This Is the Biggest Policy Issue Everyone Under 30 Should Care About

If you’re a millennial, housing policy probably isn’t at the top of your priority list. I don’t blame you; with sky-high unemployment, mounting student debt, and stories like this getting printed every 15 seconds, you have plenty of other issues to worry about these days.

So you might not have noticed when President Obama unveiled his second term housing agenda two weeks ago. And you probably haven’t paid any mind to the two bills working their way through Congress, each promising to redesign America’s housing finance system.

Well, it’s time to start paying attention. The decisions being made in Washington will have a profound impact on your life.

If you own a home (look at you!), they’ll decide whether you can refinance or sell it down the line. If you hope to buy a home in the near future, they’ll decide whether you can get a mortgage and under what terms. If you’ll be renting for the foreseeable future, they’ll decide the availability and price of your next apartment. Heck, even if you’re planning to live in your parents’ basement for the next decade (yikes!), changes in the housing market will send ripples throughout the economy, deciding whether you can find work and save for the future.

Listening now? Good. Let’s start with a bit of background.

The current debate over housing finance focuses on the fate of two companies: Fannie Mae and Freddie Mac. As you may recall, the federal government took control of Fannie and Freddie in September 2008 during the early days of the financial crisis. They have since needed $187.5 billion in taxpayer support to stay afloat, of which they’ve paid back about $132 billion so far. (For an overview of what the companies do and why some needed a bailout, here’s a helpful primer.)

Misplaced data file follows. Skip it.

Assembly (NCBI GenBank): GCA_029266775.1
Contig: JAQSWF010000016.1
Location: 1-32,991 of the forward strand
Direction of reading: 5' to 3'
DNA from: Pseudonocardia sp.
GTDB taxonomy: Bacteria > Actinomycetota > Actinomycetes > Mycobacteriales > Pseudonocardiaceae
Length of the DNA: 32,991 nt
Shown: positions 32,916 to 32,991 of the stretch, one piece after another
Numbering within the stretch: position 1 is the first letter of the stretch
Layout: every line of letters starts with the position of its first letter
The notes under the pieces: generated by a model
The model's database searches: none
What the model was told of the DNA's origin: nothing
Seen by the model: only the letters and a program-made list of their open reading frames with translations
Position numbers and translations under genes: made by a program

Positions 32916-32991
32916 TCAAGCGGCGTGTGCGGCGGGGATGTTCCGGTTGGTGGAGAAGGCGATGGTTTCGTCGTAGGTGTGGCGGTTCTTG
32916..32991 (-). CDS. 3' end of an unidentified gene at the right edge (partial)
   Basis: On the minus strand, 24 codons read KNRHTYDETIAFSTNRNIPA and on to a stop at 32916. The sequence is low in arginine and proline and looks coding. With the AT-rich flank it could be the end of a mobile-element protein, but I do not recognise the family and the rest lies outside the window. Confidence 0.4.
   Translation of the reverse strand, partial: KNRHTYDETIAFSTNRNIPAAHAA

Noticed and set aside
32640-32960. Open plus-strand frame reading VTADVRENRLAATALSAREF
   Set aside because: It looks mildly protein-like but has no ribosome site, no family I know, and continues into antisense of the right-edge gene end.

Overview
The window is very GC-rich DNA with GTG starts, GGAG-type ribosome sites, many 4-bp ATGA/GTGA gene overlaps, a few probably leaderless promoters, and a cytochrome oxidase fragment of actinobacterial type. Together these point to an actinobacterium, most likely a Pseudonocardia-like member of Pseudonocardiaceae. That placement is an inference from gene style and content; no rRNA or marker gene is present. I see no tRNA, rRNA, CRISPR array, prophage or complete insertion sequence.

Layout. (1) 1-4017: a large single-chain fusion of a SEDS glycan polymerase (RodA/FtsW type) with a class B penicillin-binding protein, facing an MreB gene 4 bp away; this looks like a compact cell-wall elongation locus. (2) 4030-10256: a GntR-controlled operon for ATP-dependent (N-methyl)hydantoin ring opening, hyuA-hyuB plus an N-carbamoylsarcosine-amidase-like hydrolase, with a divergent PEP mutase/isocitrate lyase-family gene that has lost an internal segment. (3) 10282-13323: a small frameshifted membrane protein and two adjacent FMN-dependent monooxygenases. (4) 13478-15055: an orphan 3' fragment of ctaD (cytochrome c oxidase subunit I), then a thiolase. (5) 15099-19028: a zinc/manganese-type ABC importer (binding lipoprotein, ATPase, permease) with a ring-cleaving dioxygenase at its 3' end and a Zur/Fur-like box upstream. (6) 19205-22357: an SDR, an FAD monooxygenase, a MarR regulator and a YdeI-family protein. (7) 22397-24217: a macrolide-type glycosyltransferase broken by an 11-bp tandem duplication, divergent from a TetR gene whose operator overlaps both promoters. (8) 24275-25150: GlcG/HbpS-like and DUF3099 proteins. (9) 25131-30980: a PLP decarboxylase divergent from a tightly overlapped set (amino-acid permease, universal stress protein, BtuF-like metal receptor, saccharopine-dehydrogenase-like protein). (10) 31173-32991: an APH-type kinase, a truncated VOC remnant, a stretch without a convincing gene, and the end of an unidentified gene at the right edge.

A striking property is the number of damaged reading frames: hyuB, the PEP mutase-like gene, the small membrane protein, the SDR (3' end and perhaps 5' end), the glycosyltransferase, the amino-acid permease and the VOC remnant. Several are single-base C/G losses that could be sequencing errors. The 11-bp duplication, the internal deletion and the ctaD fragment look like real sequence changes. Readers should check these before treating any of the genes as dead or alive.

Between Fannie, Freddie, and federal agencies, the government backed about nine in 10 mortgages made in the U.S. last year. Just about everyone agrees that level of support is too high, but there’s much less agreement on how to shrink the government’s housing footprint.

Today, Congress is considering two profoundly different paths forward. In the Republican-led House, the plan is to dissolve Fannie and Freddie and fully privatize the U.S. mortgage market. In the Senate, a bipartisan plan would replace the companies with a new form of government insurance on certain types of mortgage debt, sort of like what the Federal Deposit Insurance Corporation (FDIC) offers on bank deposits. You can read more about the two bills here.

So, what will happen if we take the House’s approach and do away with government support to the housing market? Here are three implications for millennials.

1. It will be harder to get a mortgage.

The government guarantee was instrumental in creating and normalizing low-cost, long-term loan products like the 30-year fixed-rate mortgage. The loan allows borrowers to spread out principal payments over a long period of time and lock in their monthly housing costs for decades, putting home ownership within reach for families with modest incomes.